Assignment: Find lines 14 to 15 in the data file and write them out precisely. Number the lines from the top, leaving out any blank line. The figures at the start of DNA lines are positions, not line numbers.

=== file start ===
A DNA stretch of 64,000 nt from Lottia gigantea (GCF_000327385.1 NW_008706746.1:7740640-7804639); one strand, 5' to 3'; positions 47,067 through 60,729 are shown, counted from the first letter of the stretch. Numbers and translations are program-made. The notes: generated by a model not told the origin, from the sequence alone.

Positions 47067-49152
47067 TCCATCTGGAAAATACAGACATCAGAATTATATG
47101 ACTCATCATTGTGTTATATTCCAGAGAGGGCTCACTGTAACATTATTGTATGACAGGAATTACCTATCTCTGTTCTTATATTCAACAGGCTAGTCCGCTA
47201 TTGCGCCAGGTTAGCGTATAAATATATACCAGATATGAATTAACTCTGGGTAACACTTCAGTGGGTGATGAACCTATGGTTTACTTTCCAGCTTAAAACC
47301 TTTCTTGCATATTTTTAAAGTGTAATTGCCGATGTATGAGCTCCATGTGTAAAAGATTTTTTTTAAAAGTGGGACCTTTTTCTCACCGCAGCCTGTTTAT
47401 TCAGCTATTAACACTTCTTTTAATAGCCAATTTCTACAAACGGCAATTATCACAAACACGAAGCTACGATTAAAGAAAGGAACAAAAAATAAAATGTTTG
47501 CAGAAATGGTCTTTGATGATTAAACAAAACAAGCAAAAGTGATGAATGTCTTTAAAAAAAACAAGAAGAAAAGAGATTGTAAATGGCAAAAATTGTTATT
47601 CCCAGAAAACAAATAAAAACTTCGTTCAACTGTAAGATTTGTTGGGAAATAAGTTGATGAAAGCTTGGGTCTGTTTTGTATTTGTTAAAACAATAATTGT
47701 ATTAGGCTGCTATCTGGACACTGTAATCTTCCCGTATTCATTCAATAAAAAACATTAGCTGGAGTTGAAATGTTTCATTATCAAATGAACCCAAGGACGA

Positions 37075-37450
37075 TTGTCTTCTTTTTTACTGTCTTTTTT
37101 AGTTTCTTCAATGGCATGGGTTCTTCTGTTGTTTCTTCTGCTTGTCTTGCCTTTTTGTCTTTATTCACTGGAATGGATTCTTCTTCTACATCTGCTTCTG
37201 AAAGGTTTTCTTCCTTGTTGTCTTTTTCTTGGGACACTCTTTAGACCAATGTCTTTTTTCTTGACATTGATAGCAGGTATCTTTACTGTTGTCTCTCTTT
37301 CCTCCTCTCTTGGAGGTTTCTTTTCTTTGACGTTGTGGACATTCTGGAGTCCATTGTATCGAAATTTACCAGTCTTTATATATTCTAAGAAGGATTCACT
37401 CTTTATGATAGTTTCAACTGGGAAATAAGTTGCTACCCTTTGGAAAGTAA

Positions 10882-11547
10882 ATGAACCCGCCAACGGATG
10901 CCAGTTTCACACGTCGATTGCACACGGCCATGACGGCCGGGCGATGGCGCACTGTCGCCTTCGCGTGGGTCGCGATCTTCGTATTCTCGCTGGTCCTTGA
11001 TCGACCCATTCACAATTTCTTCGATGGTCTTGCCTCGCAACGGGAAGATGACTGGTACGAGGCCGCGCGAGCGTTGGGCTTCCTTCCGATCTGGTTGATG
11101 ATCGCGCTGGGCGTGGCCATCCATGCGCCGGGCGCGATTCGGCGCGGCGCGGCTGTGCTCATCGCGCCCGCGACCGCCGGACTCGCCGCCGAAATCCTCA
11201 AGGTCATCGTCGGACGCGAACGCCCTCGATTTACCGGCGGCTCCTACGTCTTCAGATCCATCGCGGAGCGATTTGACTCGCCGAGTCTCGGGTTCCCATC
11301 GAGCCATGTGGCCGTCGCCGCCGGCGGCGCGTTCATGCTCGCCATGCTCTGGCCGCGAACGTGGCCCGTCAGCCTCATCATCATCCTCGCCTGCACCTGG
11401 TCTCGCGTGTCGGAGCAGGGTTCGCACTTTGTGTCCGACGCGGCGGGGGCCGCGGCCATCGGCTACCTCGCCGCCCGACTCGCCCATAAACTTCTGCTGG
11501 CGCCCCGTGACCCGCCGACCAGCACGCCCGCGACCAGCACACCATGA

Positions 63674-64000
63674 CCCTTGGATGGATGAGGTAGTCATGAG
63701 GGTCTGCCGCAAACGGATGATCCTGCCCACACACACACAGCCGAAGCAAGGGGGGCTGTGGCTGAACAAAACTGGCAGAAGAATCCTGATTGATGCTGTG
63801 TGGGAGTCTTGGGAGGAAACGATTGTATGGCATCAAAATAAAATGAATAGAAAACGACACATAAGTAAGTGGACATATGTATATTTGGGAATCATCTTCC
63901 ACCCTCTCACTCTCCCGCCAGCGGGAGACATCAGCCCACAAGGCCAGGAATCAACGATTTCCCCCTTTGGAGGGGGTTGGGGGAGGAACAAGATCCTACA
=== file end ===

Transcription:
37201 AAAGGTTTTCTTCCTTGTTGTCTTTTTCTTGGGACACTCTTTAGACCAATGTCTTTTTTCTTGACATTGATAGCAGGTATCTTTACTGTTGTCTCTCTTT
37301 CCTCCTCTCTTGGAGGTTTCTTTTCTTTGACGTTGTGGACATTCTGGAGTCCATTGTATCGAAATTTACCAGTCTTTATATATTCTAAGAAGGATTCACT